Western Price Survey / Archives
December 6, 2002
With power throughout the region in limited supply, electric prices pushed higher this week, though loads have yet to achieve winter-weather levels. Prices at most hubs topped 40 mills/KWh for peak-hour energy, and hydropower availability out of the Pacific Northwest appears to be tight.
The Bonneville Power Administration was in and out of the spot market all week, sitting out trades for Tuesday and Friday-Saturday deliveries. With local rainfall estimates at a mere 51 percent of average, the federal power marketer offered 100 MW of peak energy and 50 MW of off-peak supplies.
On the California Independent System Operator grid system, peak demand held at about 31,000 MW all week.
Unexpected generation outages helped to boost prices around the West. Cal-ISO reported a total of 2,000 MW of unplanned shutdowns on Monday, and that number rose to as much as 2,746 MW as the week progressed. Southern California Edison's Mohave No. 1 curtailed all 442 MW of its capacity earlier in the week before returning to service for Thursday, as did Mirant Corp.'s Potrero No. 3, which had cut back all 206 MW of capacity.
Duke Energy's Morro Bay 3 curtailed all 337 MW of capacity this week, and the company's South Bay No. 3 unit shut also reduced its full capacity (175 MW) to zero.
At the coal-fired Four Corners complex, unit 5 shut down on Monday with a boiler tube leak. Four Corners No. 4 followed along on Wednesday with its own tube leak. Capacity at each generation unit is rated at about 750 MW. According to a plant spokesperson, it is uncertain when the units will return to service.
The San Onofre Nuclear Generating Station also had some minor problems earlier this week. SONGS No. 3 eased back production to 98 percent of capacity in order to accommodate repairs to its feedwater heating system. The unit returned to full power on Wednesday.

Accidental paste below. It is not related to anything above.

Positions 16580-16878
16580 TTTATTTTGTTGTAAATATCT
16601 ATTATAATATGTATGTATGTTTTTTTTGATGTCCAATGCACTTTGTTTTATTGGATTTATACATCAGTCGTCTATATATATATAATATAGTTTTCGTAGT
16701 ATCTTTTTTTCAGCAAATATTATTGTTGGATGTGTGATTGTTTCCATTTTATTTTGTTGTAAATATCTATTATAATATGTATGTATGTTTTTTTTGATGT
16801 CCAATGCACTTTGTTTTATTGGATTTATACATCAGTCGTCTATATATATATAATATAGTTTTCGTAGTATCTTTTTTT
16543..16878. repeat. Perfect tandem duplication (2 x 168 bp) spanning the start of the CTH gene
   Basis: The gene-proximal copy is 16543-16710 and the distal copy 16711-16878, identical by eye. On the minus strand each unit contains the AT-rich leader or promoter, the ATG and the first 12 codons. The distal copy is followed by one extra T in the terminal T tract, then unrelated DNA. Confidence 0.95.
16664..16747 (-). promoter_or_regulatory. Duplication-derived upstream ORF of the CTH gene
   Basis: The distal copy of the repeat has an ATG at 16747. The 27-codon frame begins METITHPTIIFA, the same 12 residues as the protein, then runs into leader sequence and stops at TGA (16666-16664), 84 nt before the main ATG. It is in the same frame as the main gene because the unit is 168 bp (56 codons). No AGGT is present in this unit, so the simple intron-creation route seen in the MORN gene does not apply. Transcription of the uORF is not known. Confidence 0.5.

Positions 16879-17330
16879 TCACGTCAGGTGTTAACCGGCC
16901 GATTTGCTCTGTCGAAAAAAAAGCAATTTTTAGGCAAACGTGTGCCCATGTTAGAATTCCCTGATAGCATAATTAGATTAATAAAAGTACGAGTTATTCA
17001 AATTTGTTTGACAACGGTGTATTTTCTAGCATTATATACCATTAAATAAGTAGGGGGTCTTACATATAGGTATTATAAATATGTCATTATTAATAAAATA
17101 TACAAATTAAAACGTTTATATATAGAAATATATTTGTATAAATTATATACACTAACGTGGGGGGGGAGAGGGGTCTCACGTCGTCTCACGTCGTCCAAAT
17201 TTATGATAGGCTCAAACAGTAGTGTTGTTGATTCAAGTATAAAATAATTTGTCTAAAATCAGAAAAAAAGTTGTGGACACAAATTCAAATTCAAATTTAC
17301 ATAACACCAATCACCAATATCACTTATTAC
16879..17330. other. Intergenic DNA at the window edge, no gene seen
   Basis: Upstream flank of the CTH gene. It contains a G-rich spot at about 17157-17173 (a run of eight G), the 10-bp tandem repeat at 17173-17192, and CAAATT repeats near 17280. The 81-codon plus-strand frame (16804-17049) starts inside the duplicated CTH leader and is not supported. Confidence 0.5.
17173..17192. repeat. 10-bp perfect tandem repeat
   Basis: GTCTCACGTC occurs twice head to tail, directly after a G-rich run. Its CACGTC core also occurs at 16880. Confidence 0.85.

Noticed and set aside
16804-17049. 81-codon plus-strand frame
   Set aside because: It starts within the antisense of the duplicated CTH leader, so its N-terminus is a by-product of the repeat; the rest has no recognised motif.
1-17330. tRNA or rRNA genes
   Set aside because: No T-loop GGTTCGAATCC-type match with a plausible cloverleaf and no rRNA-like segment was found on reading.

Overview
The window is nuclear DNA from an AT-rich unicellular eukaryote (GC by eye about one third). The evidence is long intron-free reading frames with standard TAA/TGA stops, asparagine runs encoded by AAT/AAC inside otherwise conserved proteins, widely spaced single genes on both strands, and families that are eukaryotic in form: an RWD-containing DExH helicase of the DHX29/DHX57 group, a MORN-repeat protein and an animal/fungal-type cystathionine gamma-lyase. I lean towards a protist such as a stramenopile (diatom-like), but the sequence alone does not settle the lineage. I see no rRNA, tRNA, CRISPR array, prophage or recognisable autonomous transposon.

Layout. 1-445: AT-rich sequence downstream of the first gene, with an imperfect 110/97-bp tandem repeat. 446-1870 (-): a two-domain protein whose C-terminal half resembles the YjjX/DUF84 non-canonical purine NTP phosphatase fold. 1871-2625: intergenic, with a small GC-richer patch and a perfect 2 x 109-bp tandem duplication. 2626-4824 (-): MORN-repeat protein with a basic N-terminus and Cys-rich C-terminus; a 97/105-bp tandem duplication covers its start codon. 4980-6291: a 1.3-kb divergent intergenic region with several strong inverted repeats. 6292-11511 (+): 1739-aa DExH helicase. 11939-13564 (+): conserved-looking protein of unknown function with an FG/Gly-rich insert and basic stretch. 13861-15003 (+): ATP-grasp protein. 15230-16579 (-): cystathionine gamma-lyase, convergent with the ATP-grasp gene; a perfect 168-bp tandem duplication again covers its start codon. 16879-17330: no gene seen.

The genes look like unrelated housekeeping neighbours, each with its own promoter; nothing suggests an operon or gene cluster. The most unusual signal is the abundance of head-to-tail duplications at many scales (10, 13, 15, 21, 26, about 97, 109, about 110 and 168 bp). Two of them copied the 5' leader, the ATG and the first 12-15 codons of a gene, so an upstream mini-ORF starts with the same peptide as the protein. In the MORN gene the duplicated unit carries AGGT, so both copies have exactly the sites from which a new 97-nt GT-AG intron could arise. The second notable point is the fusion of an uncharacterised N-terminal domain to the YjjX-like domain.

Among Western hubs, prices at SP15 ran the highest, with some peak-hour trades on Wednesday yielding 48 mills/KWh. NP15 topped out at about 47.5 mills for the same period, with California-Oregon border peak prices reaching a high of 43.75 mills/KWh. Mid-Columbia peak prices climbed steadily, rising to 41.75 mills, and Palo Verde prices were close behind at 41.5 mills/KWh.
Off-peak prices at most hubs played between the mid-20 mills and mid-30 mills/KWh range. Palo Verde light- load prices moved from a low of 23.5 mills on Monday to a high of 31.4 mills/KWh on Wednesday. Off-peak prices at Mid-Columbia stretched up to 34.5 mills midweek, with prices at NP15 running up to 37.25 mills/KWh. Light-load trades at SP15 and COB netted as much as 32.25 mills and 37 mills/KWh, respectively.
In Alberta, real-time prices were somewhat quieter this week as generation units in the region returned to service. Loads ran higher, ranging from 6,350 MW to 8,570 MW for some peak hours [Jason Mihos].
Gas Pumps Up as Winter Nears
Storms and storage were the apparent watchwords this week as gas prices advanced at Western hubs. Heavy snows pounded the East Coast, and some weather forecasts in California are predicting a storm going into the weekend.
On Thursday, the federal Energy Information Administration (EIA) issued its weekly gas storage report. Stored gas totals about 2,956 bcf, which is 91 bcf less than the amount of gas in storage a week ago and 298 bcf less than storage levels for the same period in 2001. Still, Western gas reserves are 55 bcf higher than the EIA's five-year average.
In response, prices at most hubs gained ground throughout the week. Premiums at Pacific Gas & Electric's CityGate shot the highest, starting at about $4.05 on Monday and peaking at about $4.20/MMBtu late in the week. At Malin, prices moved between $3.88 and $3.95 early in the week and rose to as much as $4.08/MMBtu for some trades.
Gas at the San Juan Basin got more attractive with each passing day, moving from $3.45 to $3.94/MMBtu before slumping to $3.30 to $3.55/MMBtu on Friday. Permian prices ranged from $3.80 to $4.10, and trades at the Southern California border garnered between $3.95 and $4.15/MMBtu.
At Canada's AECO hub, prices bumped up to as much as $3.76/MMBtu, and local weather predictions do not indicate any sharp decreases in temperature over the next few days [J. M.].
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